The evening hearing focused on "Commitment to Windsor and Listening Processes" (A165), "Anglican Covenant Development Process" (A166) and "Anglican Consultative Council Appropriation" (C007).
Speaking in favor of A165, the Rev. Martyn Minns, rector of Truro Church in Fairfax, Virginia, acknowledged the importance of listening, which "must be mutual," he said. "Listening is always done in context rather than isolation."
Referring to Lambeth Resolution 1.10, Minns said that "a clear statement has been made about how homosexual practice fits into our understanding of biblical theology."
He also acknowledged that the end result of listening may be disagreement "which we need to face into," he said. "What happens after we finally disagree -- can we find a way to live together?"
The Rev. Nigel Taber-Hamilton, an alternate from the Diocese of Olympia, expressed concern about Resolution A166 which would direct Church leaders to monitor any process of developing an Anglican Covenant.
"Our experience and our theology teach us that we are not a covenantal church," he said. "We already have an Anglican identity in the form of worship -- we pray because we believe and we don't need anyone to tell us otherwise. In this form, I believe [this resolution] is a fruitless exercise that will distract us from the central issues."
Josephine Hicks, an alternate from North Carolina and a member of the Anglican Consultative Council spoke against C007 -- submitted by the Diocese of Newark -- which implies that the three Episcopal Church representatives "were kicked out" of the ACC meetings "or did not show up at the table," she said.
The resolution requests that certain money be held in escrow until "the ACC members ... are reinstated as full members with seat, voice and vote."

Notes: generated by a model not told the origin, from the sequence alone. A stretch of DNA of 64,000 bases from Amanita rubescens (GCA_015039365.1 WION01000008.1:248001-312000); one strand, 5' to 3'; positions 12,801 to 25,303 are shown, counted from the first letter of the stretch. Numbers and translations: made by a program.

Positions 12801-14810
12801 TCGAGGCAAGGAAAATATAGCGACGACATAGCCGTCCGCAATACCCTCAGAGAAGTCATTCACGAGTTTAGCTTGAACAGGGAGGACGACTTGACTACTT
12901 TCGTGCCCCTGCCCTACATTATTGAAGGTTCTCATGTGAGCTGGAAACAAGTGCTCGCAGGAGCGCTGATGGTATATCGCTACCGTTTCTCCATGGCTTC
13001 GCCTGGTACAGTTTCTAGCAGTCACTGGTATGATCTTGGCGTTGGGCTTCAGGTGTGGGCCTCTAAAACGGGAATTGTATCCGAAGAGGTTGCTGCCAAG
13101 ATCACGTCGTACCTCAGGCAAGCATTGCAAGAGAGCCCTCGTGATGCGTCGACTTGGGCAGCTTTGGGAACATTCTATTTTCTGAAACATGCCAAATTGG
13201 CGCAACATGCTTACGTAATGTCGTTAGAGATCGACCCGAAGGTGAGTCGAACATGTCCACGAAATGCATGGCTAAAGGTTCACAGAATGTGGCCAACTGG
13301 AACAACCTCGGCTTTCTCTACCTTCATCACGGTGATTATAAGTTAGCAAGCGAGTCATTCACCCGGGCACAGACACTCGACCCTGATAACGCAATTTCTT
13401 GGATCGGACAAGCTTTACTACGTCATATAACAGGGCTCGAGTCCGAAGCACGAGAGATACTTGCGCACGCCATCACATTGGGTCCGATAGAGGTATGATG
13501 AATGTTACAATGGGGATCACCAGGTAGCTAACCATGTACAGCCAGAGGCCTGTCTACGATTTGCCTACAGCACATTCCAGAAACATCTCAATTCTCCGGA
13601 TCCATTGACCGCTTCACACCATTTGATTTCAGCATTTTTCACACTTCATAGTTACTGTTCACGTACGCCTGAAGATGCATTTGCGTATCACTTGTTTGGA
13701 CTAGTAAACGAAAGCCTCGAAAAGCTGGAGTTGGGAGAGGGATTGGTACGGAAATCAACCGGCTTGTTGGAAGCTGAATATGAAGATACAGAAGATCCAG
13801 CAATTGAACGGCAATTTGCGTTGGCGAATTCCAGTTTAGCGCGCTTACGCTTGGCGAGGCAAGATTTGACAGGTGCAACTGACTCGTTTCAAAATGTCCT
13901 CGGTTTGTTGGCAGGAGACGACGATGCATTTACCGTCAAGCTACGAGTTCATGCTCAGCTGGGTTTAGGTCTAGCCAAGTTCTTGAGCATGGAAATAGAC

"It is important for this Convention to remember that the Episcopal Church voluntarily withdrew from the ACC ... with no strings attached," Hicks said.
One of the budget priorities for the Episcopal Church is its relationship with the Anglican Communion, said Hicks, "and a tangible way for us to live into that priority is to meet the ACC budget and not withhold anything.
"This resolution sends the wrong signal [and] this Convention needs to model good behavior to the rest of the church," she added. "We want to avoid any perception of arrogance and withholding our money would contribute to that perception."
The committee will continue to discuss and reflect on the June 13 hearings and refine the resolutions during its meetings June 14.
A public hearing set for 7:30 p.m. on June 14 in the Regency Ballroom in the Hyatt Regency will focus on resolutions A160, A161, A162 and A163, which deal with the expression of regret, election of bishops, public rites of blessing same-gender unions, pastoral care and Delegated Episcopal Pastoral Oversight (DEPO). Priority seating will be offered until 7:15 p.m. for the designated deputies and bishops from all dioceses.
On June 16, hearings will be held at 7:30 a.m. in the Hayes room of the Hyatt Regency on Resolutions A168: "Human of Ministry" and D017: "Marriage Rite in Book of Common Prayer for Same-Sex Couples."